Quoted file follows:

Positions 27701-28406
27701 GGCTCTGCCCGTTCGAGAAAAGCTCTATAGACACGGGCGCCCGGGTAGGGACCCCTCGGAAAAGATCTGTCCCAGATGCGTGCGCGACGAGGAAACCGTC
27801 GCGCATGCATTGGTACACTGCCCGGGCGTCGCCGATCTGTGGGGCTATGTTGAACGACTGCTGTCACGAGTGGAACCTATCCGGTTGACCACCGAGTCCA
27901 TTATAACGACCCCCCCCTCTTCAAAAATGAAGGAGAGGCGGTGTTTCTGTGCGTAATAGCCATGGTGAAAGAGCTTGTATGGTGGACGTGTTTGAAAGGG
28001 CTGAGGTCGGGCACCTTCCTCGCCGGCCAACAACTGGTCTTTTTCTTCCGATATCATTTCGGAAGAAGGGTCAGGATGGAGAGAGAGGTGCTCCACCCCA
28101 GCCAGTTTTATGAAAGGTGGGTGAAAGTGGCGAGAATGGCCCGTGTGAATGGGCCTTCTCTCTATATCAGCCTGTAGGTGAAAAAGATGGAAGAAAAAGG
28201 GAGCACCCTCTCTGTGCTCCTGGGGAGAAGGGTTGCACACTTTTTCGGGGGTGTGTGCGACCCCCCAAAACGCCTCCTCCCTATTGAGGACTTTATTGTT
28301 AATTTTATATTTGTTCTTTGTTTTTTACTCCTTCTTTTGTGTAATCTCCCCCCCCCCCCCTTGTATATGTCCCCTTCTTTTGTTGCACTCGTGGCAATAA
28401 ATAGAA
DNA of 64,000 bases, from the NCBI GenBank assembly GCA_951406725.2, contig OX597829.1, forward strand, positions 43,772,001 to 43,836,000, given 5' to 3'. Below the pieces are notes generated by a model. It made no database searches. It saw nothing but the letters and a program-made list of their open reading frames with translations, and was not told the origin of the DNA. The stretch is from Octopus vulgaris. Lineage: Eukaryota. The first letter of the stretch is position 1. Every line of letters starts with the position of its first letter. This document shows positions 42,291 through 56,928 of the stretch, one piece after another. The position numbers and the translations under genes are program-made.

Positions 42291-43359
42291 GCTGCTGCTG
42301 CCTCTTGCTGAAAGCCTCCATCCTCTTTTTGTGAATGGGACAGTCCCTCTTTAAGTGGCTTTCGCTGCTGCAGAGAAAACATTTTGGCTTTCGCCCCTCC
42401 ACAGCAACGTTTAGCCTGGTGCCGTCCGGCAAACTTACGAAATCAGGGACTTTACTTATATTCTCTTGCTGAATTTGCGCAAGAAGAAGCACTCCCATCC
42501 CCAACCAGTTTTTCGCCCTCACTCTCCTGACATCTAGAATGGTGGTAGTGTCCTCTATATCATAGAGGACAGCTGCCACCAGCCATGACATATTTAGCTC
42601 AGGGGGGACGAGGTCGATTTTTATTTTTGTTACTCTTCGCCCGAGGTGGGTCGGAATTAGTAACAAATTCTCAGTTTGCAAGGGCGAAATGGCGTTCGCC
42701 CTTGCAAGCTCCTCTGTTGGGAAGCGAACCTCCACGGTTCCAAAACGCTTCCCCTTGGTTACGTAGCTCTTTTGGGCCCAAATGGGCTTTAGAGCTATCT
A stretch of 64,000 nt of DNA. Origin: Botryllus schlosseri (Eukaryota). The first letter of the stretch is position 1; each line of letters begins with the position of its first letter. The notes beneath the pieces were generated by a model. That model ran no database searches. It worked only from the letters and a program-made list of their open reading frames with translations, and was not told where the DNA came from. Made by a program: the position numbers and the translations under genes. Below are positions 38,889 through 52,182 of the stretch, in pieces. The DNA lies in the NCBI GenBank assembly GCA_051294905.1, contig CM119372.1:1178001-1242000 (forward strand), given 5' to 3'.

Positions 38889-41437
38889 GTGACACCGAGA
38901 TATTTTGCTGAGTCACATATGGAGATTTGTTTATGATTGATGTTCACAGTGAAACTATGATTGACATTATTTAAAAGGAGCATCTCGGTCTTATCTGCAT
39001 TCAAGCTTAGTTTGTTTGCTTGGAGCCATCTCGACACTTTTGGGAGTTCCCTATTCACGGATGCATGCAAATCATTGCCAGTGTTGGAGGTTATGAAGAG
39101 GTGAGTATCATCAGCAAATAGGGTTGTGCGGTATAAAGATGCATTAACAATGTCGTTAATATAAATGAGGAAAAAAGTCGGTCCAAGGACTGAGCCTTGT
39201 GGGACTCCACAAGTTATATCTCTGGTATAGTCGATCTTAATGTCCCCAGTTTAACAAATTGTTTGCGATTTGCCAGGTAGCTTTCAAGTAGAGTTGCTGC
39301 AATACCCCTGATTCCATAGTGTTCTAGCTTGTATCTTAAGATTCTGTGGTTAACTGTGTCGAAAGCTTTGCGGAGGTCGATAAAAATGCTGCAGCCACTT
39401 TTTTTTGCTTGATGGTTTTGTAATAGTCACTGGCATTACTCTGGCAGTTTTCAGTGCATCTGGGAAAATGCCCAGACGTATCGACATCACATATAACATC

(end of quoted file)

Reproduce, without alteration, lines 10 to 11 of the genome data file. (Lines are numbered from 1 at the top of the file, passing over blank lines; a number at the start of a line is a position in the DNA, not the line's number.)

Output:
DNA of 64,000 bases, from the NCBI GenBank assembly GCA_951406725.2, contig OX597829.1, forward strand, positions 43,772,001 to 43,836,000, given 5' to 3'. Below the pieces are notes generated by a model. It made no database searches. It saw nothing but the letters and a program-made list of their open reading frames with translations, and was not told the origin of the DNA. The stretch is from Octopus vulgaris. Lineage: Eukaryota. The first letter of the stretch is position 1. Every line of letters starts with the position of its first letter. This document shows positions 42,291 through 56,928 of the stretch, one piece after another. The position numbers and the translations under genes are program-made.

Positions 42291-43359